AF: In your own opinion what would you say is the most significant thing or moment you’ve written for or are your writings simply for you and if it resonates with someone else or gets published that’s just a bonus?

Matthew Daddona: Probably the release of my poetry collection. Many of those poems were written as far back as ten years ago, so to see them in print is–to state the cliche–a bit surreal. I am in the midst of sending my novel out to agents, so I’m hoping that that potential publication will outshine the publication of my poetry. But even seeing my journalism in print always gives me a lift; it’s like hearing a “thank you” for all the work you’ve done to make the writing happen. 

AF: Do you believe that schools should focus on poetry more than they do?

Matthew Daddona: I believe they should focus on more contemporary poetry perhaps. As much as I like Whitman, reading him may not make as much sense to a black girl from Georgia as it would a white boy from the north shore of Long Island, for example. I think teachers spend so much time teaching poetry form and not enough on the actual emotions–how does it make you feel? should be the question, not what is the rhyme scheme the poet is employing?

AF: When writing poetry what would you say is your favorite part of the process?

Matthew Daddona: Oh boy, all of it! The images that sprout in my head or a hook of a line that I can’t get out or the repetition of lines in my mind before I get them onto the page, and of course the writing and rewriting. Walter Benjamin said, “The work is the death mask of conception,” and maybe that’s true. But the work is the conception and the conception is the work; one cannot happen without the other.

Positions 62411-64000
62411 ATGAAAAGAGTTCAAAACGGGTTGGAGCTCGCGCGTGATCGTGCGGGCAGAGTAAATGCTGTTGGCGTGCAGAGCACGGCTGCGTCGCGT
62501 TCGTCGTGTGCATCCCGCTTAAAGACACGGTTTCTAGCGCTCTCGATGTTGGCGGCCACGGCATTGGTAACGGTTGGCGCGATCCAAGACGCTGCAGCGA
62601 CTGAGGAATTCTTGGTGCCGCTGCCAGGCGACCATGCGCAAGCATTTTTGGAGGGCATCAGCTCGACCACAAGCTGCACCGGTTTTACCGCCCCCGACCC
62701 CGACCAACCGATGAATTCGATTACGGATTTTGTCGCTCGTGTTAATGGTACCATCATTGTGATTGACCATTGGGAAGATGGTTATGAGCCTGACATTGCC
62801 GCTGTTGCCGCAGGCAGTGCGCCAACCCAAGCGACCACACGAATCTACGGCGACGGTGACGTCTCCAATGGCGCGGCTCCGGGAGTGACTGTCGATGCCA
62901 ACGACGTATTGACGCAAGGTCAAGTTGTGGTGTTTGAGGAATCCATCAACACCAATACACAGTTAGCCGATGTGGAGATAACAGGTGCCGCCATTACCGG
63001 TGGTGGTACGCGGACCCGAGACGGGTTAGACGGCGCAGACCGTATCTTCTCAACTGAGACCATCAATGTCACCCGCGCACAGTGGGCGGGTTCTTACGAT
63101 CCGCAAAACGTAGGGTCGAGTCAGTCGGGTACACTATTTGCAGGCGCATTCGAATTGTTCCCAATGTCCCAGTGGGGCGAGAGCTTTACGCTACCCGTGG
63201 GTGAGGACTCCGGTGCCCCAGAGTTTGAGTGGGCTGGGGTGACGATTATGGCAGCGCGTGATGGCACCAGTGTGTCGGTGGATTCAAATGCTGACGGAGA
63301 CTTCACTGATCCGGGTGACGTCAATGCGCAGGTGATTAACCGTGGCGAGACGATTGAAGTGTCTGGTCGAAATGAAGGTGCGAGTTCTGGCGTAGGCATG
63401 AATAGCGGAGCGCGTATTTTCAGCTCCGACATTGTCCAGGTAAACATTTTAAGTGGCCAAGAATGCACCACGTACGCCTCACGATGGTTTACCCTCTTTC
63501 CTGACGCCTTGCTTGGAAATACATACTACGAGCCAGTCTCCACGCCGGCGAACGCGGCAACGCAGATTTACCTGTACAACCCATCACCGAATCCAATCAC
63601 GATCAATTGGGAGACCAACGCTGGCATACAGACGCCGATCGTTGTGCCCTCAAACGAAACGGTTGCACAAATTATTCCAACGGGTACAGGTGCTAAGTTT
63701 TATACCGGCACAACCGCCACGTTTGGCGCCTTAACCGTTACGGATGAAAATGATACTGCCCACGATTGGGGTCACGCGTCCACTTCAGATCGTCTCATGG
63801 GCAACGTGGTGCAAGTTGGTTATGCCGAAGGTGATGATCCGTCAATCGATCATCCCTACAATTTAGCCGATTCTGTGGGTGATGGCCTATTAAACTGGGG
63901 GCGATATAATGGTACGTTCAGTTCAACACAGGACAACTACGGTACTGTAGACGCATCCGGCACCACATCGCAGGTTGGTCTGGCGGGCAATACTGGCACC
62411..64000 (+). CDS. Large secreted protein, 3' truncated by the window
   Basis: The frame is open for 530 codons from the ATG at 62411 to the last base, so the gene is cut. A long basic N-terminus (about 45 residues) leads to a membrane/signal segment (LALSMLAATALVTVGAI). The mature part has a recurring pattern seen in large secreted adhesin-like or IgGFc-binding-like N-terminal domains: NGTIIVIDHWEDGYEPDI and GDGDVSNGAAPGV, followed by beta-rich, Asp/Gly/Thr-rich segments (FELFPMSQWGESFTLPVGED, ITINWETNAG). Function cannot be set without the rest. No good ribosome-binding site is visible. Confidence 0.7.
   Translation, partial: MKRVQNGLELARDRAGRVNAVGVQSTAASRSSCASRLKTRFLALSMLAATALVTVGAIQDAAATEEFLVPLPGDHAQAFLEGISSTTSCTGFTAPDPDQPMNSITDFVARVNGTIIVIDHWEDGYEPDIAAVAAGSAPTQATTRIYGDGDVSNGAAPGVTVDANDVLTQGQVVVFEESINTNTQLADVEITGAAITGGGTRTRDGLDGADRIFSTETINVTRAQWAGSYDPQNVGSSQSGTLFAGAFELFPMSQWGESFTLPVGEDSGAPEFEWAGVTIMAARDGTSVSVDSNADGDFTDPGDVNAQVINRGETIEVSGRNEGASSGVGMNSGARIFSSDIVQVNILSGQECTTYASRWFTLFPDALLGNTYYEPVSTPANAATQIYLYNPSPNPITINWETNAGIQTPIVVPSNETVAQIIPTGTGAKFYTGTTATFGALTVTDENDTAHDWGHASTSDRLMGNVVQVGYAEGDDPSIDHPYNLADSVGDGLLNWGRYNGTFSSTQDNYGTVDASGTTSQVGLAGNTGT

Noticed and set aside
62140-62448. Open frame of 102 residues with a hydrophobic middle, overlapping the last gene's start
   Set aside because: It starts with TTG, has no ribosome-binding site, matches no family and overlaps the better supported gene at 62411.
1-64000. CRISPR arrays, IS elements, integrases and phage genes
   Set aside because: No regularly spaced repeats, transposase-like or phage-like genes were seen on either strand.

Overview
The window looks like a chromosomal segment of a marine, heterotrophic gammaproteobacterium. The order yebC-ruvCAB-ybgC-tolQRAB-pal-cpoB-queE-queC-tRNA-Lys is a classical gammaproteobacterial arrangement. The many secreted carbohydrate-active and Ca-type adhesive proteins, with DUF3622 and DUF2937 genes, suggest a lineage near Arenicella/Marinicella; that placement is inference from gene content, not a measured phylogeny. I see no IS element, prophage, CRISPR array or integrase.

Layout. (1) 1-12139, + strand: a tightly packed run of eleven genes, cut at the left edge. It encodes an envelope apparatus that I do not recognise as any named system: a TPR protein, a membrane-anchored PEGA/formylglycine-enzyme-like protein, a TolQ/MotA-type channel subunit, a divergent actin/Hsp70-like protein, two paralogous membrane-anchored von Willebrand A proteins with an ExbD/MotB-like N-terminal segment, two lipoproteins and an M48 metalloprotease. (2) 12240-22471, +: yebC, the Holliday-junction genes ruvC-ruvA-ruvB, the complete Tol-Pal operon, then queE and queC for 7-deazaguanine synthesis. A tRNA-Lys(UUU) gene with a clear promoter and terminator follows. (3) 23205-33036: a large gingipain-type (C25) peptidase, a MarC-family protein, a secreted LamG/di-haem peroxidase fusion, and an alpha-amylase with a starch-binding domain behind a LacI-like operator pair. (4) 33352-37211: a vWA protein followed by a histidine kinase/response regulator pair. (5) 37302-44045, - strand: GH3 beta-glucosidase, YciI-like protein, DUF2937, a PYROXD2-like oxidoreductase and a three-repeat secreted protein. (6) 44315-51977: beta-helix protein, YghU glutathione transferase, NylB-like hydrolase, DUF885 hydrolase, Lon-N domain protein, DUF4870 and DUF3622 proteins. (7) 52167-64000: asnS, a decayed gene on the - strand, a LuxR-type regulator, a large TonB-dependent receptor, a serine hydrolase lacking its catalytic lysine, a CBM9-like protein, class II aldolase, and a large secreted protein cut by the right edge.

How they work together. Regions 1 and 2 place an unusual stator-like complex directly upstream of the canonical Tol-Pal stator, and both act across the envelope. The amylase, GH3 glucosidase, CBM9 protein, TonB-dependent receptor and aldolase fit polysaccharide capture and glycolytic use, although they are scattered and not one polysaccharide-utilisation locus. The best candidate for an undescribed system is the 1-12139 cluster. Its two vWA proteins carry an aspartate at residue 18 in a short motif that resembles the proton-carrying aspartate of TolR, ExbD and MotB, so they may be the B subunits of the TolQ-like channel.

AF: Being a senior editor at Harper Collins, does reading other peoples work inspire you? Or are the two things separated because the work she read may not at all be related to what you would do personally?

Matthew Daddona: The two things are siloed; they have to be. Otherwise, I’d be stifled–in the best way possible–by the miraculous creativity of my authors, all of whom are so impressive and accomplished. The fact that I edit only nonfiction helps keep me keep my two worlds separate, but I also do work making the two feel very distinct. When I leave HarperCollins, I put on my other construction hat, and vice versa. So, while I’m inspired by my authors I’m not particularly inspired by their works. I can’t be. I like them too much!

AF: Final question. Who would you say is your favorite poet? And do you have a young poet that wish was on more people’s radar?

Matthew Daddona: My favorite? Robert Bly, maybe because he just feels so simple. And I never get sick of reading him. As far as younger poets are concerned, everyone should read Jake Skeets’ Eyes Bottle Dark With a Mouthful of Flowers. It’s brutal and unrelentless and unforgiving.